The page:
Goes on to explain it even further. There's three verses on it. I'll read all three and then I'll go back.

"For those who have strong dedication, samadhi is near."

"Whether one's practice is mild, medium or intense also makes a difference."

"Samadhi may also come through devotion to Ishvara."

The middle one is the most obvious one which is an extension of what we've been saying. "Whether one's practice is mild, medium or intense makes a difference." So, the amount of time we put in to practicing, controlling our thoughts is the major factor. If we put in 5 minutes a day we get a certain amount of progress. We put in 15 minutes a day we get more progress, so forth. But there's more to it than that.

He says: "For those who have strong dedication, samadhi is near."

What does that mean? I'm sure each of you has noticed, in your own way, is that the more we're interested in something the more we get out of it. The more we put into it. In other words, if we really hate math and we study it for 15 minutes, we get so much benefit. But if we love math and we study it for 15 minutes that same 15 minutes produces more result. Because of our dedication, because of our interest in it. So, the more interested we are in something, the same amount of time we put into it. The greater the interest the greater the benefit. So, if we're really inspired about it, we have dedication, then we get the most out of our practice. And if we kind of do it and we're not that inspired then we get the least out of our practice.

"Samadhi may also come through devotion to Ishvara."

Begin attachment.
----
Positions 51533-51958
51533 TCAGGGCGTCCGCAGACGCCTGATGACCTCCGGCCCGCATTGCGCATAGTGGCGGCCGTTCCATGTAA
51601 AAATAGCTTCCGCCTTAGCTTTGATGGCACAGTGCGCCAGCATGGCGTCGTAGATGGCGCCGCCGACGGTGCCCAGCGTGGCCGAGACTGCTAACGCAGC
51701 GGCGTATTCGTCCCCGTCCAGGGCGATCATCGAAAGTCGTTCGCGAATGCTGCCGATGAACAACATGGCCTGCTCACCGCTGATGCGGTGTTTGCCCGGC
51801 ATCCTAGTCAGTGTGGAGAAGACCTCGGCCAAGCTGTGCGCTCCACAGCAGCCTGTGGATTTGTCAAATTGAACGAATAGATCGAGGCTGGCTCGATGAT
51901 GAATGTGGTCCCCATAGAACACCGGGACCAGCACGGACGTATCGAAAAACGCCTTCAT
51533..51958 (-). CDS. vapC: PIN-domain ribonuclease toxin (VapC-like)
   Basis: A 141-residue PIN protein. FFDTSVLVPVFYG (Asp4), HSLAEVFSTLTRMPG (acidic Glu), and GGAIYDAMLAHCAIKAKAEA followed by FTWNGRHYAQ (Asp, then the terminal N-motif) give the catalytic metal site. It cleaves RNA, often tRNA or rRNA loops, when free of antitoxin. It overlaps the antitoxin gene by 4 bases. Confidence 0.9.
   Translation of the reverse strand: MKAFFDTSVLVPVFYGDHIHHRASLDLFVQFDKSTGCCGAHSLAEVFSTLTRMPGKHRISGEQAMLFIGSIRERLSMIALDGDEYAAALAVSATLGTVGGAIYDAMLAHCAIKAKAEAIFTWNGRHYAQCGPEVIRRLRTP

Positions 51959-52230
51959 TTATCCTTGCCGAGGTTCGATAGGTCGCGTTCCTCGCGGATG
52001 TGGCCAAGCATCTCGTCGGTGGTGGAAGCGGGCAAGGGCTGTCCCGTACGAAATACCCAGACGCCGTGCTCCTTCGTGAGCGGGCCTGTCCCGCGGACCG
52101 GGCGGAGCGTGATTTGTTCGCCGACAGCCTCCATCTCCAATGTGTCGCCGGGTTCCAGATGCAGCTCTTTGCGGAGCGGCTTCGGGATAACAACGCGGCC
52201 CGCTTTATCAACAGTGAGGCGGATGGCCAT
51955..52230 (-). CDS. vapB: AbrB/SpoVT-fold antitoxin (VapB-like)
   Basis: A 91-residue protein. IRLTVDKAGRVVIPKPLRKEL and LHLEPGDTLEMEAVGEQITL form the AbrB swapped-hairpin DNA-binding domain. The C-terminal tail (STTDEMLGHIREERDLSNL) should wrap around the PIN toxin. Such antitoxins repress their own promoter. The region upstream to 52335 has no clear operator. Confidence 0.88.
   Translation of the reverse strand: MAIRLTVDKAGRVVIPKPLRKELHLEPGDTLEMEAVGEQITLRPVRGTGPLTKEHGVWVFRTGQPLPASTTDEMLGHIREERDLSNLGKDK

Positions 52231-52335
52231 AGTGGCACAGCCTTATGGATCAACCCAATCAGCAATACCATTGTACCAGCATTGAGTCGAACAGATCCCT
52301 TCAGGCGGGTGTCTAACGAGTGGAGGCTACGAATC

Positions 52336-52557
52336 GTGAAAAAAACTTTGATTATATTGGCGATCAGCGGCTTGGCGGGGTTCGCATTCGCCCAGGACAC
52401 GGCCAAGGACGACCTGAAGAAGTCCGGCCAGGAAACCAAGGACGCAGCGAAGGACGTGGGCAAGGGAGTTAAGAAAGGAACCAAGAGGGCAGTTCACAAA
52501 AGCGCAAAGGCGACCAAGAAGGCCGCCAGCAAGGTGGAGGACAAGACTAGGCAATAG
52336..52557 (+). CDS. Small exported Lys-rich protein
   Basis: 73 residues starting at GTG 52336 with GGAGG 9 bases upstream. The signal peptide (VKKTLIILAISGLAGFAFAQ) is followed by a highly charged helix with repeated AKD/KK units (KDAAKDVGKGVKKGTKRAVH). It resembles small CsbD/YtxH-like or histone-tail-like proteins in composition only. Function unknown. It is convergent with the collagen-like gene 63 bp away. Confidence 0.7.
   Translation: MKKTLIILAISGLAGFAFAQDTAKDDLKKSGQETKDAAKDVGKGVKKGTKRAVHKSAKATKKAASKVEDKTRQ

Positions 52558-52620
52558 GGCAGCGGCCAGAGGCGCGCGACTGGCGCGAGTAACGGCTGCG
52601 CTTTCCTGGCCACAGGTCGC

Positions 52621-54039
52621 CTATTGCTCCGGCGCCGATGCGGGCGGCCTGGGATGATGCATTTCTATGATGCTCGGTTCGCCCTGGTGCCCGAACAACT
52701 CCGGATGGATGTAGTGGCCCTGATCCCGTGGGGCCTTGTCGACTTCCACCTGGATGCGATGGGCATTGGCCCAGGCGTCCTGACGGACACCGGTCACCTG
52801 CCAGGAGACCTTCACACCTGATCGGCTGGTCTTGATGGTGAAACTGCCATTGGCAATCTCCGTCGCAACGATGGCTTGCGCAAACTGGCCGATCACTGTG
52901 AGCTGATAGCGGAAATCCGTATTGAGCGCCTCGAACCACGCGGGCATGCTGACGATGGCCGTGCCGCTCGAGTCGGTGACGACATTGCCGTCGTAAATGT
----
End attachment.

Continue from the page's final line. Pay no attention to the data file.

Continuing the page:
Usually when Patanjali's yoga is talked about, the idea of devotion to Ishvara is nicely avoided. Sounds like religion here, right? Devotion to Ishvara. Might have something to do with Hinduism after all.

Very interesting, in terms of Saiva Siddhanta, we call that grace. That the grace of Siva, when we receive the grace or blessings from Siva, special blessings from Siva, can help us make excellent progress. So, it's not just the question of how much time we put in in the practice, how dedicated we are. There's also the factor of grace. We can receive special blessings from Siva, then that really helps us move forward.

There's a nice definition of Ishvara: "Ishvara is a distinct purusha unaffected by the causes of affliction and the effects of ripening stored karma."

So, Siva's beyond all that; Ishvara's beyond all that. Doesn't have any karma to work through which limits us. And then there's certain afflictions or limitations that the soul can experience and He's beyond those as well.

And then Patanjali goes on to say: "In Ishvara the seed of omniscience is unsurpassed."

Isn't that a beautiful statement. "...the seed of omniscience is unsurpassed." Meaning, He's really pretty strong in satchitananda. No one is doing it better then He is. Very solid in His omnipresence.

So that's how Gurudeva's definition and Patanjali's Yoga Sutras relate. It's very interesting, Gurudeva's ideas about awareness and consciousness, awareness traveling and all that is very much reflected right in Patanjali's Yoga Sutras when they're translated in a, with a vocabulary that is consistent with Gurudeva's teachings. Otherwise we can't see it as easily.

Have a wonderful day.

Aum Namasivaya